Emily Writes: Emily Dickinson and Her Poetic Beginnings

(Author) (Illustrator)
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Product Details

Henry Holt & Company
Publish Date
11.3 X 0.4 X 9.3 inches | 1.0 pounds

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About the Author

Jane Yolen is one of the most distinguished and successful authors for young readers and adults in the country. She has written over 200 books--including Briar Rose, Owl Moon, and The Devil's Arithmetic. Her books have won the Caldecott Medal, two Nebula Awards, the World Fantasy Award, the Jewish Book Award, and two Christopher Medals, among others. Yolen lives in Hatfield, Massachusetts.

When Christine Davenier was fourteen, she received her first box of watercolor paints, a gift from her grandmother. Since then, she has embraced her career as an illustrator and has contributed her artwork to picture books including Sally Jean, the Bicycle Queen by Cari Best. She lives in Paris, France.


Davenier's ink and watercolor illustrations capture a sunny, spirited moppet whose outdoor world is rife with inspiration . . . Winningly portrays a young writer who appreciates approbation but takes genuine, confident delight in her own accomplishment. --The Bulletin, starred review

Yolen's love of language and her knowledge of the poet's life and work as well as her understanding of young children. . . An imaginative portrayal of the poet as a young child.--Booklist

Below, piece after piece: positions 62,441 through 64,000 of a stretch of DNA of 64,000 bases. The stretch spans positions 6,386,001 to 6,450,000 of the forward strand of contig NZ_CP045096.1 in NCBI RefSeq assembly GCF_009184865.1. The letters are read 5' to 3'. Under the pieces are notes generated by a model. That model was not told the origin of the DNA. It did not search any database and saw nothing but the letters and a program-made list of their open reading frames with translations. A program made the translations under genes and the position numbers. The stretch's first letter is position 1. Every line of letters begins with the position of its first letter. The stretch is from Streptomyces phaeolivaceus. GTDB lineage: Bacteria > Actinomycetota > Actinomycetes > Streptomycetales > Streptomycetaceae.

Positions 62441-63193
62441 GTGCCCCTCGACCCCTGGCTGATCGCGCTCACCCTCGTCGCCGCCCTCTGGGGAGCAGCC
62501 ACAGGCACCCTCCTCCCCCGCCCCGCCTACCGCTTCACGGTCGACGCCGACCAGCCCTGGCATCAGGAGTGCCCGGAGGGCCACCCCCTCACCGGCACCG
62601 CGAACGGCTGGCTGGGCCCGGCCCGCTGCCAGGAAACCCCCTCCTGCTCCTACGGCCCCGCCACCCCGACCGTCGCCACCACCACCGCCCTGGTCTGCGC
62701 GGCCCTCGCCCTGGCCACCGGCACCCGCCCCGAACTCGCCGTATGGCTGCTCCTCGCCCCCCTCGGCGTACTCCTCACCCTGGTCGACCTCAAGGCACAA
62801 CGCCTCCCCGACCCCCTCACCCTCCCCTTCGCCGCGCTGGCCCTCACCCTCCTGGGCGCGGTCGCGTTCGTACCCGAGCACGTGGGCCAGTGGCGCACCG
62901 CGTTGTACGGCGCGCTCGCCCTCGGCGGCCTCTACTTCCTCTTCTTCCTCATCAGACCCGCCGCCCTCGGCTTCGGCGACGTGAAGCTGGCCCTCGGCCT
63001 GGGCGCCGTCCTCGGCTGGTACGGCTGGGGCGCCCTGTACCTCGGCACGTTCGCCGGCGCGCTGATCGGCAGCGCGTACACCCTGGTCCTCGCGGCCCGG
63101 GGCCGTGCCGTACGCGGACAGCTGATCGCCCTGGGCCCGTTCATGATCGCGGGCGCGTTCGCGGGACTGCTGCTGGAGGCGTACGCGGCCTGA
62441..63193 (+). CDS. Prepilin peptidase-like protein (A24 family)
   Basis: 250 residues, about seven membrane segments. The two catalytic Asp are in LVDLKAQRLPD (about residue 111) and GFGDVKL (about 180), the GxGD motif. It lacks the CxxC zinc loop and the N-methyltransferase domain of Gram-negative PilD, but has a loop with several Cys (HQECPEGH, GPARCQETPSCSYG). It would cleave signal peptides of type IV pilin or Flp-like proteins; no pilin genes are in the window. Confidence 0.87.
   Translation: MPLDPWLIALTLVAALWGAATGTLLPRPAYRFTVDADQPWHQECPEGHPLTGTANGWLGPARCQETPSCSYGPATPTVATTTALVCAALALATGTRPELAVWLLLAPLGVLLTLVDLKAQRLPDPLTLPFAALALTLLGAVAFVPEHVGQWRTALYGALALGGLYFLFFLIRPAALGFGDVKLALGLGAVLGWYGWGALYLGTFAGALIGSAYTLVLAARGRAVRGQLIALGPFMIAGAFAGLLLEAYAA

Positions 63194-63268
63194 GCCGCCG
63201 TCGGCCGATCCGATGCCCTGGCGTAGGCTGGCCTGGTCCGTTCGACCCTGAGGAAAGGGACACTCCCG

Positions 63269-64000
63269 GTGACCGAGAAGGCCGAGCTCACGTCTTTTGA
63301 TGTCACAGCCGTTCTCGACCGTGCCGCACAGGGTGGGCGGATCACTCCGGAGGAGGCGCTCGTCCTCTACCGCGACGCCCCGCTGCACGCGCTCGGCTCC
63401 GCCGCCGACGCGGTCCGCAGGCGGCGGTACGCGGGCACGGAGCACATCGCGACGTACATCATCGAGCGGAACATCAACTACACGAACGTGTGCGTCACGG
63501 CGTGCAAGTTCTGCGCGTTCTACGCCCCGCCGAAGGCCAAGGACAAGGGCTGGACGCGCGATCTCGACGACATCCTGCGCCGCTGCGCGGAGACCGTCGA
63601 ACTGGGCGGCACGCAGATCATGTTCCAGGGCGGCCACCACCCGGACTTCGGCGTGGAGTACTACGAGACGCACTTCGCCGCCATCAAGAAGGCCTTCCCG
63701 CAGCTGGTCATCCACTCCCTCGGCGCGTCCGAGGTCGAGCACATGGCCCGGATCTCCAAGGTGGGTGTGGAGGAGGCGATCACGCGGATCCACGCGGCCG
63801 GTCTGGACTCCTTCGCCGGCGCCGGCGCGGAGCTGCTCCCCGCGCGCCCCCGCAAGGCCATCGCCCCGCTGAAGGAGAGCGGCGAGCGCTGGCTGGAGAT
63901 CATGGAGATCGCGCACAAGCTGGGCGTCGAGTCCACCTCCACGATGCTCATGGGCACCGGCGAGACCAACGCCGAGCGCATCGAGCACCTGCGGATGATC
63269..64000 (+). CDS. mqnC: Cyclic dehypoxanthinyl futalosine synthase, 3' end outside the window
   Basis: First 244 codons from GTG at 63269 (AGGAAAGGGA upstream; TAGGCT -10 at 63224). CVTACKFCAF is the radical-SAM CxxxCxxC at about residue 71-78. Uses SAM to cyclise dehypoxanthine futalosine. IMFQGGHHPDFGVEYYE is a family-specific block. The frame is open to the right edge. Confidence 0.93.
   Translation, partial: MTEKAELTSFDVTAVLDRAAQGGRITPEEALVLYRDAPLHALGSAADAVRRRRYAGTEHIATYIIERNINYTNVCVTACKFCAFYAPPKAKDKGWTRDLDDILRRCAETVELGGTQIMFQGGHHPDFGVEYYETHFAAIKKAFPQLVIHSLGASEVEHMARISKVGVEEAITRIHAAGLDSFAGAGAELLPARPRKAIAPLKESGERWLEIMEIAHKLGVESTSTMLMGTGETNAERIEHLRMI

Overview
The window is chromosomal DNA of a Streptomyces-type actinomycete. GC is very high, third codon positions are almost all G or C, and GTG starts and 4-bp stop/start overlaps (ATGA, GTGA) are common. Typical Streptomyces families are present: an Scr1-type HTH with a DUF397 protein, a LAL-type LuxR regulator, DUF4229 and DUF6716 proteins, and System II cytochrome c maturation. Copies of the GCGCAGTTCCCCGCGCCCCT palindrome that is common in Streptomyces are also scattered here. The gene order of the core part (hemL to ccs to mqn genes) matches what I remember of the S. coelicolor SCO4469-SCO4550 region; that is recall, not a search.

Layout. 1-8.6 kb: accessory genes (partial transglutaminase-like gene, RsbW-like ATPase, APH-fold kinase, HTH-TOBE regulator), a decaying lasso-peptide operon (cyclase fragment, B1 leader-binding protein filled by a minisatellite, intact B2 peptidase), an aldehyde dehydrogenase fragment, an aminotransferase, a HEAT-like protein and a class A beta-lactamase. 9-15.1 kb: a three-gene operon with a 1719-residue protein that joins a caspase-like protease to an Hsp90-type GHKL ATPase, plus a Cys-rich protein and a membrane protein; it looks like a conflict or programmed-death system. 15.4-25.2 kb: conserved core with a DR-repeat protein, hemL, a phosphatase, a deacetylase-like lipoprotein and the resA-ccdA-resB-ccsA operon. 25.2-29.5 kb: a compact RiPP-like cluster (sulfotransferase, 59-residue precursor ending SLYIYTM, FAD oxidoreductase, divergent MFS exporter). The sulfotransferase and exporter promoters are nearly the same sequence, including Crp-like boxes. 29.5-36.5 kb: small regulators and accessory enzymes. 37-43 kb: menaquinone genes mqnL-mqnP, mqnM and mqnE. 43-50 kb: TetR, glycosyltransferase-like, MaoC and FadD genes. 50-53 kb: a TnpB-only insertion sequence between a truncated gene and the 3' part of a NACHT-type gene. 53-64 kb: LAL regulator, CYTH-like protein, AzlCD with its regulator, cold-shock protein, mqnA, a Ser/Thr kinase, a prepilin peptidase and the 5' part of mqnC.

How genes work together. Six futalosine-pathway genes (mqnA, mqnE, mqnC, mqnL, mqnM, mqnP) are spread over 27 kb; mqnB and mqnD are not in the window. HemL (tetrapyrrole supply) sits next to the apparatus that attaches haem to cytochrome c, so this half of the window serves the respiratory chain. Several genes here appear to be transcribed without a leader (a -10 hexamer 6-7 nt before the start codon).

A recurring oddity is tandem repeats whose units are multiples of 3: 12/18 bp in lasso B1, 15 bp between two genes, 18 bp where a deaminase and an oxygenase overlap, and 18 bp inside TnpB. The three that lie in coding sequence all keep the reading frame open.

The imagined events of one day in the early life of Emily Dickinson foreshadow her future creations. The text moves along smoothly with plenty of appealing turns of phrase and engaging images. A warm portrait that even those unfamiliar with the iconic poet will likely enjoy.--Kirkus Reviews

Yolen and Davenier portray Dickinson as a small child . . . Yolen conjures appealing possibilities. Davenier's loose-lined, color-washed ink illustrations capture childlike joy and curiosity.--Publishers weekly

Yolen's cleverly constructed scheme will intrigue adult Dickinson fans. Davenier's multimedia sketches provide simple, deft views of characters and settings. Some parents might share this with children learning to read and write. It could also spark good discussion with older students studying Dickinson in poetry units. --School Library Journal

From Emily's youthful vantage point, Yolen indirectly explains a good deal about her life and interests, allowing readers to think--just as Emily does--"about the real and the unreal" and while lies in-between (it's poetry, according to Emily). . . The pastel-hued watercolor and ink illustrations reflect Emily's precociousness and curiosity. --Horn Book